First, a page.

The healthcare industry is under a constant barrage of cyberattacks. It’s traditionally been one of the most frequently targeted industries, and things haven’t changed in 2023. The US Government’s Civil Rights Office reports 145 data breaches in the United States during the first quarter of this year. That follows 707 incidents a year ago, in which more than 50 million records were stolen.
Health records often include name, date of birth, social security number, and address. This treasure trove of data is used in identity theft, tax fraud and other crimes. It’s the high value of data that makes healthcare applications such a promising target.
The healthcare industry is hesitant to adopt SaaS applications. However, SaaS applications lead to better collaboration among medical professionals, which leads to better patient outcomes. That, combined with SaaS’s ability to reduce costs and improve financial performance, has led the industry to fully embrace SaaS solutions.
Today, medical facilities store patient records, billing records, and other sensitive data containing PHI (protected health information) and PII (personally identifiable information) which are often stored in Salesforce, Google Workspace, and Microsoft 365.
Securing Access to Medical Data
In the United States, medical data is protected by HIPAA, the Health Insurance Portability and Accountability Act. The security breach impacting more than 500 people was widely reported in the media and was accompanied by significant fines.
SaaS applications such as Salesforce, if they contain a HIPAA compliance add-on, are sufficiently secure to prevent attackers from entering the application and accessing patient data. SaaS applications are always updated to the latest versions and don’t have the same kinds of vulnerabilities found in on-premises software.
SaaS developers invest heavily in providing secure software solutions. They maintain a team of security professionals who continuously monitor and update their software to deal with emerging threats. The application runs on state-of-the-art infrastructure with strong physical security measures, redundant systems and disaster recovery systems. They comply with stringent industry standards, ensuring the highest levels of security and compliance for healthcare data.
Layered Access Security
In a report issued in August 2022 by the Office of Information Security and the Health Sector Cybersecurity Coordination Center (HC3) on the impact of social engineering on healthcare, researchers found that 45% of all attacks against the healthcare industry started with phishing attacks. Employees are manipulated into giving up their login credentials, allowing threat actors to enter through the front door.
SaaS applications have many layers of defense against these types of breaches. For example, many SaaS applications require MFA at login. Without a one-time password, most threat actors will be thwarted when they try to access with just a username and password. Second, many organizations require SSO to access their applications. This additional layer of identity structure creates more complexity for threat actors as they try to penetrate SaaS applications. There are over 100 security checks within Salesforce and Microsoft 365 that combine to form a strong line of defense.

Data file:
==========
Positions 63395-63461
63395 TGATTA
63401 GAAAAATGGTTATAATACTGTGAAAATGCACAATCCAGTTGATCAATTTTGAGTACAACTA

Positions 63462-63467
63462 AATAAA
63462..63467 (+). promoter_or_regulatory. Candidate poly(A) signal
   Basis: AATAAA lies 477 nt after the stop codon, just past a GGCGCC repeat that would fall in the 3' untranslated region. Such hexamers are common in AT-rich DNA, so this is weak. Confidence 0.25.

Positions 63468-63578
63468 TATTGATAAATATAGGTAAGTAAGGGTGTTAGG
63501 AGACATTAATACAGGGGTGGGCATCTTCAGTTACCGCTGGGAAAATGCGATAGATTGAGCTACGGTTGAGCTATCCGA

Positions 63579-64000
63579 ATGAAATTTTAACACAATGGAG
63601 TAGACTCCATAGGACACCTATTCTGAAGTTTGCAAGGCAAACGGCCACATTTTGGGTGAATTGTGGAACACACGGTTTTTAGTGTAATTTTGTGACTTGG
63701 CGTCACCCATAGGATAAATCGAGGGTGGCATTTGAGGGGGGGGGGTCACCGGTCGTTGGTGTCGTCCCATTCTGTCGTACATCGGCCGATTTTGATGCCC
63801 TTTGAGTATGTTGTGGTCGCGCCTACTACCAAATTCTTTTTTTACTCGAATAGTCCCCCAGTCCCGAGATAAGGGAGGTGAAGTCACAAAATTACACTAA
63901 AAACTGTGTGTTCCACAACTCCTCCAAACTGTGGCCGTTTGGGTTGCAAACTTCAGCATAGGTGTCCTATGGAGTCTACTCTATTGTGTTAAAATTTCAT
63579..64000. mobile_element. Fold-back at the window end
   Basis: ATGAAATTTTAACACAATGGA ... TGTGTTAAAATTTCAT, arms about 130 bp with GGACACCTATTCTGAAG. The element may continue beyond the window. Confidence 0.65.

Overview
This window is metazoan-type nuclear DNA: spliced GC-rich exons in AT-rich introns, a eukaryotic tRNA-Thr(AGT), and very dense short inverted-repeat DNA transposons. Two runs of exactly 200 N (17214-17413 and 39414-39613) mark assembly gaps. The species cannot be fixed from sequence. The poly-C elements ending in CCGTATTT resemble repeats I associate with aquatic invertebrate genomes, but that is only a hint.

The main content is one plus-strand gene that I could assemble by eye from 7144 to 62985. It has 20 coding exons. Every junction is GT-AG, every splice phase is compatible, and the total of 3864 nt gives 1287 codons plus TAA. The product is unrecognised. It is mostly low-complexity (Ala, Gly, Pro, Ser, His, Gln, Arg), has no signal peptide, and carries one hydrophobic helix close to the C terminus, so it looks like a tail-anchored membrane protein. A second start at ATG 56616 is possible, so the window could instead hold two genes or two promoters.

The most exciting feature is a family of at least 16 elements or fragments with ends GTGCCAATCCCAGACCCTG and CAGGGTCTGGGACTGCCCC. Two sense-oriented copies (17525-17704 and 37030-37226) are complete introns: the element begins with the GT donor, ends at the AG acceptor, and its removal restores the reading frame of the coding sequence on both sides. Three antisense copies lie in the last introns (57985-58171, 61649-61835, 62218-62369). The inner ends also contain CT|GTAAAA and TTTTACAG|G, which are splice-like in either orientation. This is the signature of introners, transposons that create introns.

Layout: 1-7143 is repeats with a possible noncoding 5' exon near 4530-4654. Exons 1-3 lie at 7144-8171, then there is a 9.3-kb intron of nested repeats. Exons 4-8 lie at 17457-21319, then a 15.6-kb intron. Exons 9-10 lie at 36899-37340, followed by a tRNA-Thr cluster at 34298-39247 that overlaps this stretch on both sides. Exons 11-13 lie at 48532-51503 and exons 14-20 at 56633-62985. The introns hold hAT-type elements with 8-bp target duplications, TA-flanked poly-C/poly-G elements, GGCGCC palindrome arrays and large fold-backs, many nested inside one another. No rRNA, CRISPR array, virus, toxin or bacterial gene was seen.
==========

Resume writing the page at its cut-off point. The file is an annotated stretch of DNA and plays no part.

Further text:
It wasn’t so long ago that anyone who managed to penetrate a SaaS application had full rights to do anything within the permissions they were assigned. Steal credentials from the admin, and the entire application can take control of the threat actor in minutes. That’s no longer the case.
Leading SaaS security tools have added an identity threat detection and response (ITDR) layer to the equation. This last line of defense ensures that if a threat actor is able to access the application, the security team will be notified when the threat actor enters the SaaS application, even if they are accessing the application with valid credentials.
ITDR recognizes behavioral anomalies in individual users. If a threat actor enters the SaaS stack and acts suspiciously, ITDR will flag the behavior and notify the security team, who can disable user accounts and conduct an investigation.
The healthcare industry is familiar with role-based access to medical records. Those who do not need access to patient records cannot review medical files. This approach is critical to SaaS security. Following the Principle of Least Privileges (POLP), each user can only access the material necessary for their role. If the credentials for those users are compromised, threat actors will be unable to access the PHI data they are looking for.
Automating Health Care Application Security
A SaaS Security Posture Management (SSPM), like Adaptive Shield, is the most important tool used to sustain healthcare applications. SSPM performs 24/7 automatic monitoring of security settings, staying abreast of settings and notifying security personnel when configurations are changed. If a user mistakenly reduces an application’s security state, SSPM helps ensure that misconfigurations are closed quickly.
SSPM also monitors third-party applications connected to the core SaaS applications. It keeps track of their permissions and triggers an alert when the permission granted exceeds company policy or HIPAA standards. It tracks inactive users, external users, and authorized users, ensuring that they, like doctors treating patients, don’t compromise the app.
By implementing SSPM, healthcare organizations can ensure that sensitive patient data stored in applications is secure.